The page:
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Donny & Marie – Donny & Marie [Album]

Donny & Marie – Donny & Marie [Album]

Decca Records

Review 4600 Views
Last Edited by: Chris MUG5 Maguire February 2nd, 2010.

There are basically two types of people likely to buy a Donny Osmond album: your mum, and those ironic hipsters who think that uncool stuff is cool. Still, having seen Donny strutting his stuff with Weird Al Yankovic, I thought I’d give it a whirl.

Within a couple of minutes, I knew that I was going to have a problem. The opening track 'A Beautiful Life,' (as well as, later, 'The Good Life') is a country rock number with two penniless lovers singing to each other about how they may be broke but as long as they’ve got each other, they’re happy. Now this is fine in theory… but the two people singing about just needing each other are brother and sister, which introduces a whole new level of creepy to an otherwise reasonably unremarkable track. The other issue, meanwhile is having two rich people declare that “Hey! You don’t need money! It’s all good!” whilst we are in the depths of a substantial economic depression. I don’t know about you, but that sort of crassness just leaves a nasty taste in my mouth.

Moving on, we find the Osmonds paying tribute to the town where they have a regular gig at the MGM Grand Hotel. There’s the obligatory mention of Elvis (but, sadly, no mention of CSI) and the creepiness factor works its way back in when you realise that this is a song about a couple eloping ("Your momma's gonna cry and your daddy might be mad but only ‘til he figures out we saved them all that cash"). Still, it’s a stomping little pop rock number filled with brass and swagger and diverting enough that if you can get past the undertones, it’s enjoyable enough in its own dubious way.

In fact, there’s a surprising number of rockier tracks available here. Sure, it’s the kind of soft, middle-of-the-road rock that Heart FM plays when it’s feeling “daring” and, no, none of it is anywhere near as rocking as 'Crazy Horses' but at least there are moments that they’re not playing it 100% safe. 'I Have You To Thank' for example, sounds a lot like modern-era Take That (unsurprisingly since Gary Barlow has written a number of songs for Donny in the past), features Richie Sambora on guitar and is actually (whisper it) quite good.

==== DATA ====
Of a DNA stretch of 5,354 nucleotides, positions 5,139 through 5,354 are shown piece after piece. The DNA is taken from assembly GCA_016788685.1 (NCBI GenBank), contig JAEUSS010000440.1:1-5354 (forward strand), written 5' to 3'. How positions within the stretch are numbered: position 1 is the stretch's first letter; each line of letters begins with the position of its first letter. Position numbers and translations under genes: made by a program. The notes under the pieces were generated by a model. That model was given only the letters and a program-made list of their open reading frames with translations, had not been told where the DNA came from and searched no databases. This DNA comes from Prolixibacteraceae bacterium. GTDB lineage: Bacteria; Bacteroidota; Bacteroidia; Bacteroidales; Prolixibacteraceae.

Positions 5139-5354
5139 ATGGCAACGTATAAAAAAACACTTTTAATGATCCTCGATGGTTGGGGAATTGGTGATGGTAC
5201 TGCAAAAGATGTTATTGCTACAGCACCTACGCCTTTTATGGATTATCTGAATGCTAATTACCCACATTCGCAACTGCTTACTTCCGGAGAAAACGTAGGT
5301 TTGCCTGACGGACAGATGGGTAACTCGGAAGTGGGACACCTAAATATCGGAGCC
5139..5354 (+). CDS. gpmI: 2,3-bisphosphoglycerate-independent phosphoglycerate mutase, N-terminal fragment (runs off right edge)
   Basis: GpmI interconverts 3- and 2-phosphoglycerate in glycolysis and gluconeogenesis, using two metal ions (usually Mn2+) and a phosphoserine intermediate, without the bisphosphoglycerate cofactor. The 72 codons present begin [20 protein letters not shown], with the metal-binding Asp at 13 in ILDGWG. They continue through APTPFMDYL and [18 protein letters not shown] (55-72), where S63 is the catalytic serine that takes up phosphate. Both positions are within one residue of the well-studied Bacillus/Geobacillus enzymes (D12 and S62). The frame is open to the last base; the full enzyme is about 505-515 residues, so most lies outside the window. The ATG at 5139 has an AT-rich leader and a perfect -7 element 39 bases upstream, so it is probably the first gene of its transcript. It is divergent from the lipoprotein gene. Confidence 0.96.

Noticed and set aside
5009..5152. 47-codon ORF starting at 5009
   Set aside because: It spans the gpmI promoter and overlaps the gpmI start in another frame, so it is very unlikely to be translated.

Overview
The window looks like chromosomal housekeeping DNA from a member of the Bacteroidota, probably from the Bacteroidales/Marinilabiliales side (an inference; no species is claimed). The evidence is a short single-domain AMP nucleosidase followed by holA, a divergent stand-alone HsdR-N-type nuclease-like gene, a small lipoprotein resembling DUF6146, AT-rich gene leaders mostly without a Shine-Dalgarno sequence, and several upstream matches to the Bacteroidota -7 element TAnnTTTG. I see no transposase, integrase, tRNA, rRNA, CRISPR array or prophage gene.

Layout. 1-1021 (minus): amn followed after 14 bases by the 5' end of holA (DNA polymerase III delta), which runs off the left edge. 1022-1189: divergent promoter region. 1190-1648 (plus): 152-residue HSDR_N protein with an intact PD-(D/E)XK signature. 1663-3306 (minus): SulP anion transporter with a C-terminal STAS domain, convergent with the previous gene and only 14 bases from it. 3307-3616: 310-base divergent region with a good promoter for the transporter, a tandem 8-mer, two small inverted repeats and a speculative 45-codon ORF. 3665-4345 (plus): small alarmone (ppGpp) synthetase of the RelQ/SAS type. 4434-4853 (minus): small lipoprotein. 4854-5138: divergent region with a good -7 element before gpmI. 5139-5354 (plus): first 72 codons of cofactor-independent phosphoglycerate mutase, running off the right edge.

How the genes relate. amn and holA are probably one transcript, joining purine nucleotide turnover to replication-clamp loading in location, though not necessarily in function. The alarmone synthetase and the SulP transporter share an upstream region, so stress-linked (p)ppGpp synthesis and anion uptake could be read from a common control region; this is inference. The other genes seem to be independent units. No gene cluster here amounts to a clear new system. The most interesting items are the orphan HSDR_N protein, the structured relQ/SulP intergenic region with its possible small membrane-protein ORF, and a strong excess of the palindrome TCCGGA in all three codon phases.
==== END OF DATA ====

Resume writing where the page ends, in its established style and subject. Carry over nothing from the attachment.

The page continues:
But then we get to the wasteland that are the Ballads. 'You Can Do Anything' wouldn’t sound out of place over the end credits of a Disney cartoon. 'My Reflection' is almost a West End musical monologue. 'The Best of Me' brought back unwanted flashbacks of 80’s music videos, full of big hair, clenched fists and gritted teeth and some guy walking in slow motion across a beach. 'Touch' meanwhile was so boring that I tuned out after about 30 seconds and started browsing the web instead until it finished. Having said that, 'One Last Goodbye' was a Goo Goo Dolls-esque number that actually made a good impression and was a guilty pleasure to listen to.


However, any goodwill directed to Donnie and Marie is instantly obliterated a few minutes later when they cover All-4-1’s “classic” single, 'I Swear.' In all fairness, I loathed the original but this version just amps the blandness all the way up to 11 and then refuses it to turn it down. Marie’s cover of Brenda Russell’s 'We Will Find A Way' lack’s Brenda’s smoky vocals which means that the song itself just seems stripped of passion and glossed over with technical ability instead.

Should you buy this? Well, there are a couple of good tracks on here but not enough to warrant buying a whole album. Mind you, Mother’s Day is just around the corner so you could always get her this and sneak in a couple of listens to the good stuff when no one’s looking…..



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